Quality Service
since 1999
Daytrading Broker
Your Fast Online Broker!
Daytrading Book
Your Complete Guide to Daytrading!
Learn Daytrading
Why Daytrading
What is Daytrading
Top Ten Mistakes
Technical Setup
Investor Protection
Order Execution Tips
Market Makers & ECNs
Level II Tips
Important Indices
E-Mini Class
Trading Terms
Get Support Here


This article is an abstract of the book:
The Complete Guide to Daytrading

There are some important points you must know before you short a stock. Shorting means selling a stock when the seller doesn't own the security. You may short a stock if you believe the stock price will drop, and then buy back the stock later at a lower price. This is called covering your position. This way you can make a profit if a stock price is going down.

You can't short stocks as easily as you can buy them. If you short a stock, your broker must lend you the stock for the time you are short and the broker himself must borrow the stock. Brokers therefore provide a list of stocks which are available for shorts. Stocks which are not on the list can't be shorted.

Some brokers haven't many stocks available for shorts, while others have long lists of them. If you are interested in executing shorts in many different stocks you should pick a broker who has a lot of shorts available. The shorts list changes every day and the number of shares a broker has available for shorts also varies.

Down-Bid Rule
You can't short a NASDAQ stock on a down-Bid because of the NASD Short Sale Rule. This rule prohibits short sales in NASDAQ National Market securities at or below the inside Bid whenever that Bid is lower than the previous inside Bid. The rule does not apply, however, to securities traded on the NASDAQ SmallCap Market or the OTCBB. When trading NASDAQ National Market securities, you must wait for an up-Bid, which means the Bid must be higher than the previous one. You can short on a down-Bid only if you enter a short order at least 1/16 above the inside Bid.

Your order execution software usually shows you if a stock is on an up-Bid or a down-Bid, most likely with a red (down-Bid) or a green (up-Bid) arrow somewhere in the Level II window. If the stock is a NASDAQ SmallCap Market or a OTCBB security, you are allowed to short on a down-Bid, in which case the tick arrow is black.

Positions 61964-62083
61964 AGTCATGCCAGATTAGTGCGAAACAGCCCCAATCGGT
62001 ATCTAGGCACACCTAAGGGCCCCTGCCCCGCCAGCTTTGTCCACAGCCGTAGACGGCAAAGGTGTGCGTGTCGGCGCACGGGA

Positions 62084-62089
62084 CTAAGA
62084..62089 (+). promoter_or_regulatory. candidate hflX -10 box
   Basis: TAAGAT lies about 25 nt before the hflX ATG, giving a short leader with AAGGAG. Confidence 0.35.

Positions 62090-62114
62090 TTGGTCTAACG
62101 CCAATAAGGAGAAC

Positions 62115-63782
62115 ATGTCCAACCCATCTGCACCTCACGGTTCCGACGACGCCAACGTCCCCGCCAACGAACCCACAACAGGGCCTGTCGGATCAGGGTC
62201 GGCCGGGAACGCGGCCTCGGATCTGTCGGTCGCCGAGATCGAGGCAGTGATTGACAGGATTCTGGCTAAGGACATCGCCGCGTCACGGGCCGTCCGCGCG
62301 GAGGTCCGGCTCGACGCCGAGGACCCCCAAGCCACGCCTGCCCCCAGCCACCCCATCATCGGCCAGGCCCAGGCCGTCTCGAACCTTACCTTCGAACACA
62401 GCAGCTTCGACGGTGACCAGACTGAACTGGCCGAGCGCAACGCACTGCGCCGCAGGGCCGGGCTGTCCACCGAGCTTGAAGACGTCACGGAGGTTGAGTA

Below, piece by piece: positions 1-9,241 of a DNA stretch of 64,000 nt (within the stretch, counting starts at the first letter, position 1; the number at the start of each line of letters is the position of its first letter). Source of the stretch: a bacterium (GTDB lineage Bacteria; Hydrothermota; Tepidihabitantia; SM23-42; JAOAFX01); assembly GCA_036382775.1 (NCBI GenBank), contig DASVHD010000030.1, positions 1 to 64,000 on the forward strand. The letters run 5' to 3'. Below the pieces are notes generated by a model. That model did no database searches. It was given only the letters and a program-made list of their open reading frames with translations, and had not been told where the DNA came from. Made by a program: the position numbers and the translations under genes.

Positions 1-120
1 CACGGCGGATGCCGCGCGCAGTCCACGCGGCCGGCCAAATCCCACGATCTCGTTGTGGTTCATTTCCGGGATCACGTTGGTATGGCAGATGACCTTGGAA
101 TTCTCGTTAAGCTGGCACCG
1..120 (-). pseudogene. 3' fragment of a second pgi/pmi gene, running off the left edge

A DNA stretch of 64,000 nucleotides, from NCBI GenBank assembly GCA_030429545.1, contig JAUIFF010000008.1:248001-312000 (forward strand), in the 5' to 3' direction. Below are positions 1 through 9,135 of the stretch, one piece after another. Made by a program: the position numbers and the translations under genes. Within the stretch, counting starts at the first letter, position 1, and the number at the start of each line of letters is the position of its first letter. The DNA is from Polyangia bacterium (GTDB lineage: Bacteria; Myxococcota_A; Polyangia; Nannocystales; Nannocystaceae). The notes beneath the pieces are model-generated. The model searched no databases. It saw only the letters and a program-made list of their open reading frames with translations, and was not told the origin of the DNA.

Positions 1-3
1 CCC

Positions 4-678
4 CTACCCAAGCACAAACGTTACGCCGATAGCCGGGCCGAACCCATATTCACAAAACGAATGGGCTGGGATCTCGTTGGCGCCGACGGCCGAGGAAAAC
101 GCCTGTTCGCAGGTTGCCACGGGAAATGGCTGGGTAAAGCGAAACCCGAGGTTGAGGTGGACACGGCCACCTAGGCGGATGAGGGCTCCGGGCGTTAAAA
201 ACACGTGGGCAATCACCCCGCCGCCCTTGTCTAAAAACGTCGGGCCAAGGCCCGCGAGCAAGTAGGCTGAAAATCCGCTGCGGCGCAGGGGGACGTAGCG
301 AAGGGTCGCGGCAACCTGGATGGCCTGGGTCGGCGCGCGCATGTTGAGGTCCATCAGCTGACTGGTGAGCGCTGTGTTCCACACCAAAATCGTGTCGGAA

You can't usually violate the short sale rule because your order will most likely be rejected by your software. To get a "legal" short on a down Bid you must enter the trade at least 1/16 above the inside Bid if the spread is 1/16 or greater, or at a price equal to or greater than the Ask if the spread is less then 1/16. A market maker registered in a particular security has the advantage of being able to do short sales on down Bids.

Margin Account
You can't short if your broker account is not a margin account. A normal broker account is a cash account, which means you have to pay in full for all purchases on your account. For example, if you pay $50,000 into your broker account, you can buy stocks for $50,000. With a margin account, however, you may be allowed to buy stocks for $100,000 depending on the rules and conditions governing the account.

If you apply for a margin account, you must sign a margin account agreement which includes all the rules and conditions on how the margin may be used. The most important part of this agreement is the part that allows a broker to liquidate all securities on your account in order to meet the margin call against you - without your approval. Also, the broker may be allowed to call in the loan at any time. There are precise rules about this, and if you don't meet their requirements you get the "margin call", which means you must pay in more cash or liquidate securities to meet you requirements.

You also have to pay interest, but this is usually rather low and for a daytrader these costs are negligible. So why use margins at all? Because of the leverage effect and the ability to do shorts. You may also have some position plays that you don't want to sell. You can use the margin for your short term trades, for example, and keep all your current positions.

If you buy a stock on full margin and the investment is successful, you have twice the profit you would have gained doing it without a margin (assuming you have used all the cash available plus the margin for this trade). On the other hand, you can also double your losses if the trade goes against you. Nevertheless, margins are important to the daytrader, because he is often in several different trades at once or he may want to buy higher priced stocks or just do shorts. If you have a margin account you are not required to use it, but it is useful to have it available whenever you need it.

Read more about shorting (margin example, short squeeze, short patterns etc.) in the book The Complete Guide to Daytrading

COPYRIGHT 1999 - 2001 Alert-Trading, Inc. All rights reserved. - Website: www.alert-trading.com Email: [email protected]
Disclaimer Investor Protection